So what has changed in the U.S. since the show premiered in 1988? MarketWatch breaks it down:
Economically, things have not improved for the working class in recent years — if anything, they’ve gotten worse. These days there’s a good chance that Barr and Goodman’s characters would be out of work or making less money. The median salary for drywall installers (Dan Conner’s profession) has fallen after adjusting for inflation from $48,000 in 1997, the year the show went off the air, to roughly $41,000 today, according to the U.S. Bureau of Labor Statistics.
As for Roseanne Conner, after leaving the factory and working odd jobs, she eventually opened a “loose meat” sandwich restaurant with her sister and a friend during the fifth season. While the idea that most restaurants close in the first year is a myth, the median lifespan for an eatery is only 4.5 years, according to a 2014 report by researchers from the U.S. Bureau of Labor Statistics and the University of California, Berkeley.
The housing market downturn would have also hit the Conner family hard. Illinois had one of the largest legacy foreclosure inventories in the country at the end of 2016 and home values have not recovered as readily in the Midwest as in other parts of the country.
If she were unemployed today, Roseanne wouldn’t have a factory job to turn back to, according to John Russo, the former director of the Center for Working Class Studies at Youngstown State University in Ohio. “She’d be a contingent worker,” said Russo, also a visiting scholar at Georgetown University. These days there’s a need to have multiple part-time jobs just to make ends meet for many people.”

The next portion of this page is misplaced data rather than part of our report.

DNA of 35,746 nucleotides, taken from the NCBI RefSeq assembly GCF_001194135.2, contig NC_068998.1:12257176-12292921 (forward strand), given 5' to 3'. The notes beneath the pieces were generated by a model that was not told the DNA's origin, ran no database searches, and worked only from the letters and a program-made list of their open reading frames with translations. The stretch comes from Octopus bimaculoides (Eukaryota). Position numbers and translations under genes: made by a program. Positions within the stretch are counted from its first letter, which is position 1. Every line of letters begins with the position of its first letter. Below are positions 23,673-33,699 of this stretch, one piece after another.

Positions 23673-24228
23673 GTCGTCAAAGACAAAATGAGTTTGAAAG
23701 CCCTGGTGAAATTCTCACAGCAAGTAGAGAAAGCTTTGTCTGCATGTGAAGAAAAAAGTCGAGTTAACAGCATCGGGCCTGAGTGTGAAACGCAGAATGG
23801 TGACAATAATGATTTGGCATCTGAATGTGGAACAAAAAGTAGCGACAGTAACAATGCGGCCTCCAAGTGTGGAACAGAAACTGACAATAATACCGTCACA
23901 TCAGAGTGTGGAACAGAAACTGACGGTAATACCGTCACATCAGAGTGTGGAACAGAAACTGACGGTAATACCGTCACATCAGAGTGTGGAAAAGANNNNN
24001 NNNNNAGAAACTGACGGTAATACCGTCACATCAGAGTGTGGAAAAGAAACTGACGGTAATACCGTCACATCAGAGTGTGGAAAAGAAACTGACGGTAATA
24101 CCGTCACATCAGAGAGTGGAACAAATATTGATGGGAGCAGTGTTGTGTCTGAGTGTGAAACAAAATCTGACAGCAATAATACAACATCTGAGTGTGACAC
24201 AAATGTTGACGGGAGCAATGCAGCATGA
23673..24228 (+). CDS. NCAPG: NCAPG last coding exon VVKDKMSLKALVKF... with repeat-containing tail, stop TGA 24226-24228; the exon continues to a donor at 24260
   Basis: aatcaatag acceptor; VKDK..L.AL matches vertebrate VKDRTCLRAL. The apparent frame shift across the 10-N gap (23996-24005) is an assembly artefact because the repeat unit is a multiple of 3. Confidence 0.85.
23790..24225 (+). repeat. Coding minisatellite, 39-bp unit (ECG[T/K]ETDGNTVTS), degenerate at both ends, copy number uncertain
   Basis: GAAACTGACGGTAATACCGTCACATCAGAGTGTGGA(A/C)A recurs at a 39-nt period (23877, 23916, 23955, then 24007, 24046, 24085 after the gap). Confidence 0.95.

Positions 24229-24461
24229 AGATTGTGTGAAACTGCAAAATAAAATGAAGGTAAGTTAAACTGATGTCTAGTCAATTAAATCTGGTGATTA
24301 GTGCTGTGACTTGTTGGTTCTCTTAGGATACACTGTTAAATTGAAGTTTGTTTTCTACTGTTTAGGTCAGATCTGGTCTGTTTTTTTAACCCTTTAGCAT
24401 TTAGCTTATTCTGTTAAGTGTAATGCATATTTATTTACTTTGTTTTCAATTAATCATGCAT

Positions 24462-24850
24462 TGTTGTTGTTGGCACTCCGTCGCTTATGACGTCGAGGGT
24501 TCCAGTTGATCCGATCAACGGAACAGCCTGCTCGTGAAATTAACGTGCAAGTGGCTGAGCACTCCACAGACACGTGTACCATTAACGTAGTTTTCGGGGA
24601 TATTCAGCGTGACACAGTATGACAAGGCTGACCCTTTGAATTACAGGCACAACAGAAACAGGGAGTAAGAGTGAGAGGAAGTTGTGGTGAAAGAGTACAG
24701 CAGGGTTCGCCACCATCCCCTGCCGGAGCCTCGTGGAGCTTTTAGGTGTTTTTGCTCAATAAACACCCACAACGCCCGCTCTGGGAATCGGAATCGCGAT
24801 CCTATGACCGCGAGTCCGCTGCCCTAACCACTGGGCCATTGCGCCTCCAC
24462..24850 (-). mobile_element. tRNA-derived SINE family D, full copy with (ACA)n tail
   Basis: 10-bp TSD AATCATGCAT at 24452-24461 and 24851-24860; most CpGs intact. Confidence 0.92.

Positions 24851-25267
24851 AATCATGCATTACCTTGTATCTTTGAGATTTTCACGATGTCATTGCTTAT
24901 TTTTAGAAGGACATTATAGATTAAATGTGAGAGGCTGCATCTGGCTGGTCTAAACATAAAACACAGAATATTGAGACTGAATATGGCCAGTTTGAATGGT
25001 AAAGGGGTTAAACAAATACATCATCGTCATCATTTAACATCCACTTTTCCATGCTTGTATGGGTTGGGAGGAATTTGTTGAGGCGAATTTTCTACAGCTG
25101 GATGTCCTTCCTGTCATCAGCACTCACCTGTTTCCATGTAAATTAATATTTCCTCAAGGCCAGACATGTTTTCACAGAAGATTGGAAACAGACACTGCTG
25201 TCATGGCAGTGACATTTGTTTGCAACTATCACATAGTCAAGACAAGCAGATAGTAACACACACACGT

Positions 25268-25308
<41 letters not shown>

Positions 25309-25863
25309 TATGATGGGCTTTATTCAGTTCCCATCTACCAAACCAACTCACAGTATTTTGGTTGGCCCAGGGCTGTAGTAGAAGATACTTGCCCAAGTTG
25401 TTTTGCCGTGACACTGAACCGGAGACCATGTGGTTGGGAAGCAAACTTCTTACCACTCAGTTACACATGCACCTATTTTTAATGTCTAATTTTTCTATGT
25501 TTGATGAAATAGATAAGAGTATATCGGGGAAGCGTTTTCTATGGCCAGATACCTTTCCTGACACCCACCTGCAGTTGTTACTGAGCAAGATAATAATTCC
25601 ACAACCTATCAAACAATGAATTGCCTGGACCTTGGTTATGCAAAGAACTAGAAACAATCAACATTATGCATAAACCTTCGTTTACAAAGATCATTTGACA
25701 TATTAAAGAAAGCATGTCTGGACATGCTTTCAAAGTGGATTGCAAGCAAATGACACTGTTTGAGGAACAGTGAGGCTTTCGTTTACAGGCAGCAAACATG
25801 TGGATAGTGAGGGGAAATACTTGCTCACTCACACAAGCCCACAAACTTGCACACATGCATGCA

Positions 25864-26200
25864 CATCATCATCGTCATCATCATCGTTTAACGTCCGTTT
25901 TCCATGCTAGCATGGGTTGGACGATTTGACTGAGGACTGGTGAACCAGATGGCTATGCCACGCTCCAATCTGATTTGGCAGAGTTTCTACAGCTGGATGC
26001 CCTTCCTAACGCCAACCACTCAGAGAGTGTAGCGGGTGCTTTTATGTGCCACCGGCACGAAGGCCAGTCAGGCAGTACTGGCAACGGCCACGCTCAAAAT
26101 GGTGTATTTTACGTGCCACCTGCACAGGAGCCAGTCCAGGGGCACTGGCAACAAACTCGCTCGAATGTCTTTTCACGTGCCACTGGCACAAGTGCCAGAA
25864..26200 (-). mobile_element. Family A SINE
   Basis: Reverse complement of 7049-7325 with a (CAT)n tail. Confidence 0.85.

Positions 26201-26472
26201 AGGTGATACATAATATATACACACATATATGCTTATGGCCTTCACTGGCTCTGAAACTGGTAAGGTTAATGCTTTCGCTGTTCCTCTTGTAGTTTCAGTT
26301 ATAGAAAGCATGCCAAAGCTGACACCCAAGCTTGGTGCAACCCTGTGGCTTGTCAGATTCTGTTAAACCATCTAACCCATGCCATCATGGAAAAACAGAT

The housing market downturn would have also hit the Conner family hard. Illinois had one of the largest legacy foreclosure inventories in the country at the end of 2016 according to real estate data company ATTOM Data Solutions, and home values have not recovered as readily in the Midwest as in other parts of the country. In fact, the Indiana property used for exterior shots in the show went up for sale in 2013 at a list price of $129,000, but is now only estimated to be worth $80,374, according to Realtor.com.
The revived series will also need to contend with myriad cultural and political changes that have occurred in the intervening decades. “Many of these communities have been in a major period of transition both economically and demographically,” said Valerie Wilson, director of the program on race, ethnicity and the economy at the Economic Policy Institute. “For it to be culturally accurate, the series will need to depict greater diversity.”
Besides being groundbreaking for its depiction of class issues, “Roseanne” was heralded for showcasing actors (Barr and Goodman) who were overweight. The New York Times review of the show’s pilot included the following (cringe-inducing) line: “Together Roseanne and Dan are a fetching pair of chubbies who think, with ample justification, that they’re pretty cute.”
While in 1990, no state had an obesity rate equal to or above15%, these days no state has an obesity rate below 20%, according to the Centers for Disease Control and Prevention.
While these kinds of harsh attitudes to people who are overweight may or may not have changed since 1988, there’s been far more research into the effects of obesity on health and mortality. And being overweight is no longer as rare as it was in the late 1980s. While in 1990, no state had an obesity rate equal to or above 15%, these days no state has an obesity rate below 20%, according to the Centers for Disease Control and Prevention.